“…do not weep, life is paradise, and we are all in paradise, but we do not want to know it, and if we did want to know it, tomorrow there would be paradise the world over.”

The Brothers Karamazov
Book Six, Chapter Two, Sections (a) and (b)
by Dennis Abrams

From the Life of the Hieromonk and Elder Zosima, Departed in God, Composed from his Own Words by Alexei Fyodorovich Karamazov.” Zosima was born of a noble father “but not of the high nobility” who died when he was just two, leaving him and his older brother, Merkel, eight years older. Merkel’s friendship with a “certain solitary man of our town, a political exile it seems, exiled in our town from Moscow for free thinking.” Merkel’s lack of belief, “It’s all nonsense, there isn’t any God,” which changes when he comes down with consumption at the age of seventeen and experiences a spiritual rebirth, allowing for the first time the family’s nanny to light candles in front of the ikons, and telling his mother, “…life is paradise, and we are all in paradise, but we do not want to know it, and if we did want to know it, tomorrow there would be paradise the world over.” Merkel’s desire to serve the servants, “am I worthy of being served?” and his strange unexplained awareness that “each of us is guilty in everything before everyone, and I most of all.” Merkel explains that he has even sinned before the birds, explaining to his mother that “I am weeping from gladness, not from grief. I want to be guilty before them, only I cannot explain it to you, for I do not even know how to love them. Let me be sinful before everyone, but so that everyone will forgive me, and that is paradise. Am I not in paradise now?” Merkel’s death, Zosima’s grief, “It all shook me then, but not deeply, though I cried very much when he was buried. I was young, a child, but it all remained indelibly in my heart, the feeling was hidden there. It all had to rise up and respond in due time. And so it did.” Should Zosima be sent to Petersburg to join the Cadets Corps, so that he could enter the Imperial Guard? Zosima is sent to Petersburg, and never see his mother again — she dies three years later. Zosima’s spiritual awakening in church, listening to the Book of Job. How could Job go on? Zosima’s favorite stories in the bible. The power of its stories. “The people will perish without the word of God, for their souls thirst for his word and for every beautiful perception.”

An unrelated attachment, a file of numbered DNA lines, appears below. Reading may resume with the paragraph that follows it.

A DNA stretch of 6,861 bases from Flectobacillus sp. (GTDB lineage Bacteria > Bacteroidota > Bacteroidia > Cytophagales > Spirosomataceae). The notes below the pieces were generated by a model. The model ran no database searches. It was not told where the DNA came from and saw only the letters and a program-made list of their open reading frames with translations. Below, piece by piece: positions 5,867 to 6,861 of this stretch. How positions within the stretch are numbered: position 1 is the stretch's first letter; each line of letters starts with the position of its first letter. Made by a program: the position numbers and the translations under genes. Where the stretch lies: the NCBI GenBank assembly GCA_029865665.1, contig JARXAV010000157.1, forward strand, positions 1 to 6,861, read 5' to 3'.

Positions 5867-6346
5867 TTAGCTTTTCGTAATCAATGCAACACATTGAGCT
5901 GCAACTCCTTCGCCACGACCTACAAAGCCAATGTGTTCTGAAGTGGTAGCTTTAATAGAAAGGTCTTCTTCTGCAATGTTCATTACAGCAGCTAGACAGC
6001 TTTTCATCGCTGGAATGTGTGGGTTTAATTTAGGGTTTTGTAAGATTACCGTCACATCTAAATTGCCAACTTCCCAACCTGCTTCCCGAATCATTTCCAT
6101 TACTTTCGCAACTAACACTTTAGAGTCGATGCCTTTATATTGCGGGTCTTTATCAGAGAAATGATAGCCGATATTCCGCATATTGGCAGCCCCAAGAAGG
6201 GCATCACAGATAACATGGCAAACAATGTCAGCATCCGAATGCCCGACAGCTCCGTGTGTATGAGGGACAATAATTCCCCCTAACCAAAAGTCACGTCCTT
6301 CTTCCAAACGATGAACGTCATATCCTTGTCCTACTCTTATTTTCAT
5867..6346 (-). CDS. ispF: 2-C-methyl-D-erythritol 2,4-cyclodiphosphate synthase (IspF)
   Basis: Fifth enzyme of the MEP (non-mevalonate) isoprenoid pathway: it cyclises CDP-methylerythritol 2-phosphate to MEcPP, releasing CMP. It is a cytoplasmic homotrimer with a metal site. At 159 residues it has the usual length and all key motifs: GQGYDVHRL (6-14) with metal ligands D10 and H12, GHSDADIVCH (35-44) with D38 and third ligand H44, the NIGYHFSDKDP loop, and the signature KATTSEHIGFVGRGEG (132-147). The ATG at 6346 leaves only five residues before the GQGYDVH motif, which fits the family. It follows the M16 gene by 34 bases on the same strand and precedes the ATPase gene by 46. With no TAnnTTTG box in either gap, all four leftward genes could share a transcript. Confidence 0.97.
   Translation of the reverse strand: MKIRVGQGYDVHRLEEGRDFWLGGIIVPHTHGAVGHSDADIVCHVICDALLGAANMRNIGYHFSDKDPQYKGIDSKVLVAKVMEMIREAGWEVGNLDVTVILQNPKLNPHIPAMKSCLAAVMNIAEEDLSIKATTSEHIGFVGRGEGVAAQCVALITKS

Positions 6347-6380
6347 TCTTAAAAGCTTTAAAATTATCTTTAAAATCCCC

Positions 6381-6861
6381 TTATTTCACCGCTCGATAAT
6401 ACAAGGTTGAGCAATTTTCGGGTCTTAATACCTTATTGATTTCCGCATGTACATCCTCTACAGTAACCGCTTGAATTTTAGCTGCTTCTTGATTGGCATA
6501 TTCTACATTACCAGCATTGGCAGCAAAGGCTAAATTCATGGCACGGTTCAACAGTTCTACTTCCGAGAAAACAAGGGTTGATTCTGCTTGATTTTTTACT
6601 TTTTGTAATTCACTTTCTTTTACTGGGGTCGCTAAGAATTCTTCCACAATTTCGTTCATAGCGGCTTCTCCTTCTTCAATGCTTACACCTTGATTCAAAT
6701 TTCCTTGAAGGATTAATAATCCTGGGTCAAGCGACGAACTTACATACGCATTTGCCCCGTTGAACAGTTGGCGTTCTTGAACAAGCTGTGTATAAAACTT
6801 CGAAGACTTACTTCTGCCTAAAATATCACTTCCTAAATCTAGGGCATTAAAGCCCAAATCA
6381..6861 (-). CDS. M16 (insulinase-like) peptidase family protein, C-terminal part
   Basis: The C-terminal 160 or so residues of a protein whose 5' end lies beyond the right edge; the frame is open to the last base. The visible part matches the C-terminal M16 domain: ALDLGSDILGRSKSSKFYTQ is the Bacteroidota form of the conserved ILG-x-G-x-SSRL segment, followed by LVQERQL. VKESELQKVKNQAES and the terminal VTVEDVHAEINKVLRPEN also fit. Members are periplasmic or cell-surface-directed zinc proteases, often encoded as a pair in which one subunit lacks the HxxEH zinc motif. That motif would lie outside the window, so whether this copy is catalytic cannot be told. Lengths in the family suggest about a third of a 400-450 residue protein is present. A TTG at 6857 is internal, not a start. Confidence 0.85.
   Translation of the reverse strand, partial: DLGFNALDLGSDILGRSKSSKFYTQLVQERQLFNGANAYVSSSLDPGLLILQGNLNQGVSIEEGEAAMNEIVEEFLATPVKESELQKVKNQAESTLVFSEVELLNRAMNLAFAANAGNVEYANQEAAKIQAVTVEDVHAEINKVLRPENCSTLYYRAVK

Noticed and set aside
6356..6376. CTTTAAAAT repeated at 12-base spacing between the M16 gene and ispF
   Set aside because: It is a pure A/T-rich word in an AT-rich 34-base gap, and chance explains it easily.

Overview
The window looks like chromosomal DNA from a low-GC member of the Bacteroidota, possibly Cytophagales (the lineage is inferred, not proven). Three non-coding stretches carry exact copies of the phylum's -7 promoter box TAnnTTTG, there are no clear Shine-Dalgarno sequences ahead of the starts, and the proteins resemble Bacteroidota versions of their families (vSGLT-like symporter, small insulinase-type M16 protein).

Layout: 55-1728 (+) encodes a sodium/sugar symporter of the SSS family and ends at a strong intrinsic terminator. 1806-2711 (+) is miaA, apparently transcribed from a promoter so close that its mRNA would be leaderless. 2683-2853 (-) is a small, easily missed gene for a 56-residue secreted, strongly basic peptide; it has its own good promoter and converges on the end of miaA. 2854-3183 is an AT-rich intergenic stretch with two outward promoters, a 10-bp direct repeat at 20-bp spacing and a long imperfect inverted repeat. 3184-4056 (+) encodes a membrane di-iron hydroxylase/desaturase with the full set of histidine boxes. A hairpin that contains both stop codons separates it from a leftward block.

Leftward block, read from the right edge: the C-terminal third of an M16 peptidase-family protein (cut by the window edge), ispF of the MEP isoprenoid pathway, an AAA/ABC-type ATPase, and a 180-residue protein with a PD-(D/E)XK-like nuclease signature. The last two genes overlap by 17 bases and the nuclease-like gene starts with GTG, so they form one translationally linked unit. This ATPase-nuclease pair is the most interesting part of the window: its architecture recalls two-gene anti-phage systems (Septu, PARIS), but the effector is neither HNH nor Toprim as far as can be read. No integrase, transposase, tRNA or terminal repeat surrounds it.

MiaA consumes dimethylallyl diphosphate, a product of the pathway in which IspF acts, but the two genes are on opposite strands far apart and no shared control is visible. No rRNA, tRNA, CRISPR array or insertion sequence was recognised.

From Miller:

“We have already seen how Ivan’s Grand Inquisitor claimed that the Catholic Church had accepted from the devil the very temptations — whose statement was the ‘great miracle’ — that Jesus had rejected and had drawn its power over people from miracle, mystery, and authority. Ivan had composed his poem a year earlier and had recited it for the first time to Alyosha.

The form that Zosima’s first exhortations take is equally unusual. Alyosha, like Ivan, relies on his memory; he writes down Zosima’s last conversations and exhortations ‘some time after his elder’s death.’ The narrator takes pains to show us that this narrative constitutes an intimate superimposition of Alyosha’s editorial decisions on Zosima’s actual words. ‘But whether this was the only conversation that took place then, or whether he added to it his notes of parts of former conversations with his teacher, I cannot determine.’ The narrator-chronicler concludes Book VI with even more disclaimers about Alyosha’s principles of composition and his editorial philosophy: ‘I repeat, it is incomplete and fragmentary.’ In fact, Dostoevsky is saying to us behind his narrator’s back, ‘I repeat, it is complete, and there is a whole there for the reader to discern.’ Moreover, Alyosha hands these conversations down to us a monologue, in a genre that Dostoevsky’s readers would know well, a ‘saint’s life'” Notes of the Life in God of the Deceased Priest and Monk, the Elder Zosima, Taken from his Own Words by Alexey Fyodorovich Karamazov.

Thus the document the reader encounters is itself a product of indirection, of multiple layers of mediation. Zosima’s words are refracted through the prism of Alyosha, who reports them for his own reasons. The narrator-chronicler frames them with his own observations, and, of course, the author Dostoevsky orchestrates all these voices at once. [Ed. Note: How post-modern!] Thus this single document, which contributes to what Bakhtin would call the polyphony of voices in the novel, is itself composed of polyphonic units. The smallest phrase from Zosima’s Life is a polyphonic one, containing at all times traces of Zosima, Alyosha, the narrator-chronicler, and the author. Book VI, despite its seeming simplicity of design and serenity of event, is the most complex narrative in the novel.